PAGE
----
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Laparoscopic cholecystectomy at the Korle Bu Teaching Hospital, Accra, Ghana: An initial report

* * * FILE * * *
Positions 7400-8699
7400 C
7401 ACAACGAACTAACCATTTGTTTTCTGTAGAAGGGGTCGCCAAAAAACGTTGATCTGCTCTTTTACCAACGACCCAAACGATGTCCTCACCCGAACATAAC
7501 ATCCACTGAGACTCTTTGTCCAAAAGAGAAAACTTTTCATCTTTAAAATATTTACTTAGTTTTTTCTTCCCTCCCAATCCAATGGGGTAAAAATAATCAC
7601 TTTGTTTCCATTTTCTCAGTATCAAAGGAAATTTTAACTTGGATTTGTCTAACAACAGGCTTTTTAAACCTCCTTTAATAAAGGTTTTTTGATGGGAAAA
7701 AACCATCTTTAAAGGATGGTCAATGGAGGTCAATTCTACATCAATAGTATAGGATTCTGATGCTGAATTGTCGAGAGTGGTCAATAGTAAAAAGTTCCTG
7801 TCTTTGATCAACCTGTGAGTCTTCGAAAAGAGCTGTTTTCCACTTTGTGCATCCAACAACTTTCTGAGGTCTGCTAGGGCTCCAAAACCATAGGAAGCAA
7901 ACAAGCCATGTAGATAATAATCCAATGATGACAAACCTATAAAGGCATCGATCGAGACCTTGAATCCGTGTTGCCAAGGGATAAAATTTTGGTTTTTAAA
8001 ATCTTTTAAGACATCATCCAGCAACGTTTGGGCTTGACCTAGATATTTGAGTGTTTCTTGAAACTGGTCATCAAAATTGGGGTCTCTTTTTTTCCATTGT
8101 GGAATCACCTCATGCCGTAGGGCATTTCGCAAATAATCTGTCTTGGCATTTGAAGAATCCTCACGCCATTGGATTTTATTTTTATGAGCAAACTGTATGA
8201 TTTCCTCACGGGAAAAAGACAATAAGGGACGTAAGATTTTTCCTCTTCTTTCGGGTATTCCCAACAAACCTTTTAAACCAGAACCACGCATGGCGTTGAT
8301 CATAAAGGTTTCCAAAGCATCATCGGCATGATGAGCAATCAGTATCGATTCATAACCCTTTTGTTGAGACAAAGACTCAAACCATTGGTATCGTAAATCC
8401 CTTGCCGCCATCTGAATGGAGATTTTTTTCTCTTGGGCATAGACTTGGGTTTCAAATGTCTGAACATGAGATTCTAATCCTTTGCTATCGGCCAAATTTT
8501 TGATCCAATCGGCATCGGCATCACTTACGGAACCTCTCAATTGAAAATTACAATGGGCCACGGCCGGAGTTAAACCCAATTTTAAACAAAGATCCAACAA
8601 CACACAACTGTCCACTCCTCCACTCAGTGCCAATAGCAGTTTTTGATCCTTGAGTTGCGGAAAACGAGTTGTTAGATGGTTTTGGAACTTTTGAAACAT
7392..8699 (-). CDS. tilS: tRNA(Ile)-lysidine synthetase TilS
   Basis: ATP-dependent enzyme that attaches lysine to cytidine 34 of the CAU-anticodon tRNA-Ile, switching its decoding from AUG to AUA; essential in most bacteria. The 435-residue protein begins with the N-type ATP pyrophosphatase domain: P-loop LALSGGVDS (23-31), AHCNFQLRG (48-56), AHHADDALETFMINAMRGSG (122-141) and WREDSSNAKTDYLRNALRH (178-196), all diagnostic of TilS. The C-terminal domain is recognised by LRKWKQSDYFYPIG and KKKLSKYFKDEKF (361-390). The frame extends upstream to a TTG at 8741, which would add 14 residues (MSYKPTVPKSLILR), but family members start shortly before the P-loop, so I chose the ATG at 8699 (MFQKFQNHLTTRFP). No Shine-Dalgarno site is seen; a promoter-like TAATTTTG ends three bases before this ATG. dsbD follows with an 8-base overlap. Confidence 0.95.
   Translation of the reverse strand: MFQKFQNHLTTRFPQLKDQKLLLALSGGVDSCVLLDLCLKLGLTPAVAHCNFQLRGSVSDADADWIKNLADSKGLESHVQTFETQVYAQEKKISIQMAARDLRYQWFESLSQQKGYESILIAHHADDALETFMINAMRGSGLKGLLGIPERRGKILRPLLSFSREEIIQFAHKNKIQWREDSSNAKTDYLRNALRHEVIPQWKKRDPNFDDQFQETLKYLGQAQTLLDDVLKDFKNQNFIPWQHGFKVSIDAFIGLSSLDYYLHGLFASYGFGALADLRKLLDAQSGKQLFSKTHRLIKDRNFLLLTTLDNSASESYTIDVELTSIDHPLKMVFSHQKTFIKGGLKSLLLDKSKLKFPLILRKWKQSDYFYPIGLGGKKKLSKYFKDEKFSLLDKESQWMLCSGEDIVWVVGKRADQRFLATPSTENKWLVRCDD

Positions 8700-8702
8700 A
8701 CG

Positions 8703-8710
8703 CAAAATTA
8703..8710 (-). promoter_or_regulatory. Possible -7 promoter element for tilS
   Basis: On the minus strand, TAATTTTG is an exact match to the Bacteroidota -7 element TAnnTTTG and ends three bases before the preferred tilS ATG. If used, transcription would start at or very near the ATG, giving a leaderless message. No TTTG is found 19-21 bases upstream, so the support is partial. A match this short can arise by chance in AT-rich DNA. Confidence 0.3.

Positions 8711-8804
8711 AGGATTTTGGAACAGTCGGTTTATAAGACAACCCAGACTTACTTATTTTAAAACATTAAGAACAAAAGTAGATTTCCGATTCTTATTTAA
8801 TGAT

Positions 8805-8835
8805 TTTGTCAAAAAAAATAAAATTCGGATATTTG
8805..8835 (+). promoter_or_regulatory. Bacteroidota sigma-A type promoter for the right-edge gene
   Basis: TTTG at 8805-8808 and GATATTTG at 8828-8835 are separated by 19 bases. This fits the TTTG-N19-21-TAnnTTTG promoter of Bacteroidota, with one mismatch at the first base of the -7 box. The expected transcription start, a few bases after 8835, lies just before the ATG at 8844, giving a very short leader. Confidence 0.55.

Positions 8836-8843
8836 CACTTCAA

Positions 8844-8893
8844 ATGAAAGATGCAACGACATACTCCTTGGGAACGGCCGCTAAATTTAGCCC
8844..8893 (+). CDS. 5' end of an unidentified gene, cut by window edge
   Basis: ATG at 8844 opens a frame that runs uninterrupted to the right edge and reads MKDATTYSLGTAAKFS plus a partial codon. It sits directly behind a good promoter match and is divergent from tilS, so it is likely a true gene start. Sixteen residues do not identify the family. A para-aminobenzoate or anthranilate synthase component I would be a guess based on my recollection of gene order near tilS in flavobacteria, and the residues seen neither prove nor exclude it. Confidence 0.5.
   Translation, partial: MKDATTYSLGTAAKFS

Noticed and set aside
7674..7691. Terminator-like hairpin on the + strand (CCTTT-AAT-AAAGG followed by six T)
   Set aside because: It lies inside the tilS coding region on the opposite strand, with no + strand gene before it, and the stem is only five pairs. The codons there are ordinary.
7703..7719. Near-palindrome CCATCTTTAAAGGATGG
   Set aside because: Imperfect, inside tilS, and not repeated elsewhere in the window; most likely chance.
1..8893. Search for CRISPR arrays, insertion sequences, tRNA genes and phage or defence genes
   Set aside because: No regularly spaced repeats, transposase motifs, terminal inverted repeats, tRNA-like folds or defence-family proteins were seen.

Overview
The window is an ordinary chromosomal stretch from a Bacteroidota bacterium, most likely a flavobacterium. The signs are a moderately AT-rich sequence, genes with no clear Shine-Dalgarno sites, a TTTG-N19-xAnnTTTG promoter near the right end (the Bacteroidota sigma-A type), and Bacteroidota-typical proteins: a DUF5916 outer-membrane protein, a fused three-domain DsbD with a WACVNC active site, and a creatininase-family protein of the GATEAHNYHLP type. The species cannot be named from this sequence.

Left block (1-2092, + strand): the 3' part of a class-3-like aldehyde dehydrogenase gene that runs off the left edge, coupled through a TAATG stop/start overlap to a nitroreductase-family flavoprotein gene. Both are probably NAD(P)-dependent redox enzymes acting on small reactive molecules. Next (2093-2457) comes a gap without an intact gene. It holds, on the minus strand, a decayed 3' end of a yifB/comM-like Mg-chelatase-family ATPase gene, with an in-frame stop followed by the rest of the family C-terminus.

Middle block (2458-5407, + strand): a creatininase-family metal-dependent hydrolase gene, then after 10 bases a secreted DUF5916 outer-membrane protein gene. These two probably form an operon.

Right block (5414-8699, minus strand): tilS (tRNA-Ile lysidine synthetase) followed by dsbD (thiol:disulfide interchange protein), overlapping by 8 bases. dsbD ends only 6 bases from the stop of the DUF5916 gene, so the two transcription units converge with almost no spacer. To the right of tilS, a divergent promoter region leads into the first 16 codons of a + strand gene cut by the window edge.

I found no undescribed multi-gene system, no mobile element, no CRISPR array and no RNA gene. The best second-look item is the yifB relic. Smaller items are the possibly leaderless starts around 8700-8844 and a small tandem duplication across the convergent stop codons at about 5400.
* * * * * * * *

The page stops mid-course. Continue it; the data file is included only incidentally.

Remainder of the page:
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BACKGROUND: Laparoscopic cholecystectomy (LC) the preferred treatment for gallstones was not available in Ghana until 2005. OBJECTIVE: To report experience from Ghana of laparoscopic cholecystectomy in the treatment of galestones. METHODS: In a prospective study of patients with gallstones, information was obtained on demography, duration of various stages of the operation, analgesia and complication of patients with gallstones. All patients had general anaesthesia using endotracheal intubation, muscle relaxant and intermittent positive pressure ventilation. A standard four-trocar technique and maximum pneumoperitoneum pressure of 14mmHg were maintained during surgery. RESULTS: There were 50 women and two men aged 17-72 years (mean 44.2 years). All had symptomatic gallstones treated by interval LC. The main indications were biliary colic 23(44%) and previous cholecystitis 15(29%). There were scars from previous abdominal surgery in 22 (42%), mainly pfannenstiel. The Verres needle was used to obtain pneumoperitoneum in 40 (77%). Only one patient (1.9%) had the operation converted to open cholecystectomy. Most patients, 47/51 (92%), were discharged in 24 hours. The mean durations of various stages were: anaesthesia (110 minutes), pneumo-peritoneum (67.5 minutes) and reverse trendelenburg (47.8 minutes). The mean operating time reduced from 81 to 68 minutes in the last 20 patients. Complications were sore throat 11(21.6%), infection of the umbilical wound 3(5.9%), right shoulder tip pain (3; 5.9%) and bile leak 1(2%). There was no peri-operative mortality. CONCLUSION: Elective laparoscopic cholecystectomy can be performed with good results in patients with symptomatic gallstones in Accra.


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